8 good reasons to reduce pesticides

As part of the Green Deal, the EU is currently discussing a new regulation to reduce pesticide use: the Sustainable Use of Pesticides Regulation (SUR). The proposal includes binding targets to reduce the use and risk of pesticides by 50% in 2030, in line with the EU’s Farm to Fork and Biodiversity strategies. As decision makers are preparing to vote on this crucial regulation in the coming weeks, here are key reasons why we urgently need an ambitious regulation.


1   To  protect human health, especially for farmers and rural communities

Pesticide use has significant impacts on human health. Occupational exposure to pesticides causes very serious illness to farmers and farm workers. The health of citizens in general, including children (PDF document), is also increasingly threatened by pesticide exposure. Pesticide exposure has been linked to increased risks of several illnesses, among which different forms of cancer, neurological disorders, cardiovascular diseases, fertility issues and impairments of respiratory health. Pesticides are shown to drift over far distances, up to several kms. Reducing pesticide use would lower the risk of both acute poisoning and chronic health issues, reduce the costs related to healthcare and lead to healthier populations.

2   To protect the environment and ensure future food production

Pesticides are a huge threat to the entire ecological system. They pollute soils, aquatic systems and nature areas, and are found at far distances from where they are applied. They harm ecosystem functioning, on which many important services depend, including  food production. The widespread use of pesticides is a key driver in the catastrophic decline of insect populations, when they are essential to provide abundant harvests and food security. They also harm other organisms, and have among more contributed to steep reductions in bird populations. Insects, birds and biodiversity in general play essential roles in natural pest control. Prolonged pesticide use also degrades soil quality, leading to reduced crop yields and long-term impacts on food production. The IPCC, IPBES, the FAO (PDF document) and many other scientists and international institutions stress that business as usual is not an option if we want to ensure resilient and profitable food systems. Over 6000 scientists recently signed a letter debunking the myths around the SUR and the need for a strong regulation as a cornerstone of food security and a sustainable food system.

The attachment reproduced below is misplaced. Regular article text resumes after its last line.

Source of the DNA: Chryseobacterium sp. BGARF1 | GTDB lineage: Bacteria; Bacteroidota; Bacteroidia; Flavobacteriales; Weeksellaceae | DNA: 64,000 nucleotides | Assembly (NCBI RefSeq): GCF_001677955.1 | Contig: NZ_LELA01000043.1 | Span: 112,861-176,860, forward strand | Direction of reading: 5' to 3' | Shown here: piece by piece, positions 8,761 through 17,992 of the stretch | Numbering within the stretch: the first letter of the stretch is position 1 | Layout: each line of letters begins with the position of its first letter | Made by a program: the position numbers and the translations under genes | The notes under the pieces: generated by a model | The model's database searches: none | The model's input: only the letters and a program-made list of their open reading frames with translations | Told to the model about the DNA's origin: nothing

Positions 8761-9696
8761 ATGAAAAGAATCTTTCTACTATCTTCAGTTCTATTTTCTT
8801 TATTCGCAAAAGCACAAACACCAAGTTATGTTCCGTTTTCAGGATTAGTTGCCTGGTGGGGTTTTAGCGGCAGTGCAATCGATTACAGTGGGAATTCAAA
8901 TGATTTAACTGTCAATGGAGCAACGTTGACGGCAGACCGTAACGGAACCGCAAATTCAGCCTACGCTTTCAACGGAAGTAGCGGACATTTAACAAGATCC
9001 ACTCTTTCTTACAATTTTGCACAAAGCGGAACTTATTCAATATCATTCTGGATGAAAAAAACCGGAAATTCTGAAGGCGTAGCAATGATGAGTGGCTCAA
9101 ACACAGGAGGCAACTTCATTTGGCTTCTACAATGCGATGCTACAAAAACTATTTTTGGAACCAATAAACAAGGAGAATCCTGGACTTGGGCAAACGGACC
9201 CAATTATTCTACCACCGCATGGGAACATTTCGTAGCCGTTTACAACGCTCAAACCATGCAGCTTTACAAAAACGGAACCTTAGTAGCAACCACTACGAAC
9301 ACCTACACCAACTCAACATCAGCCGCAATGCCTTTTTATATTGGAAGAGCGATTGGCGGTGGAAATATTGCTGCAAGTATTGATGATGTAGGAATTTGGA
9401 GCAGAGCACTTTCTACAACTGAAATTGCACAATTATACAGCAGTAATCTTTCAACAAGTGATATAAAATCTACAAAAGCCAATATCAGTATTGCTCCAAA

3   To reduce the cost born by society

The consequences and costs of failing to tackle health impacts, environmental degradation and the decline of pollinators and other insects, far outweigh any predicted costs related to pesticide reduction. In Germany, a study (PDF document) estimated that the annual costs of biodiversity loss due to intensive agriculture alone amounted to 50 billion euros. Another study from France estimates that the societal costs of pesticide use represent more than 10% of the 2017 annual budget of the French Ministry of Food and Agriculture.


4   Citizens are waiting for it

Many citizens are putting trust in the EU to deliver on the promises of the EU Green Deal. Over a million Europeans signed the Save Bees and Farmers Citizens’ Initiative to demand a reduction of synthetic pesticides of 80% by 2030, a full phase-out by 2035, and strong support to be given to farmers in their transition towards more environmentally friendly practices. A recent poll conducted by the European Public Affairs team of the market research agency IPSOS found that over as many as 82% of respondents are concerned about the environmental impact of pesticide use while 76% worry about the health risks. As many as 73% are in favour of making Integrated Pest Management rules mandatory, and 85% are in favour of applying the precautionary principle when it comes to pesticide authorisations. When offered a range of buffer zones between areas where pesticides are used and sensitive areas, as many as 41,8% cumulatively opted for the two largest buffer zone options, namely 1.000 and 3.000 meters.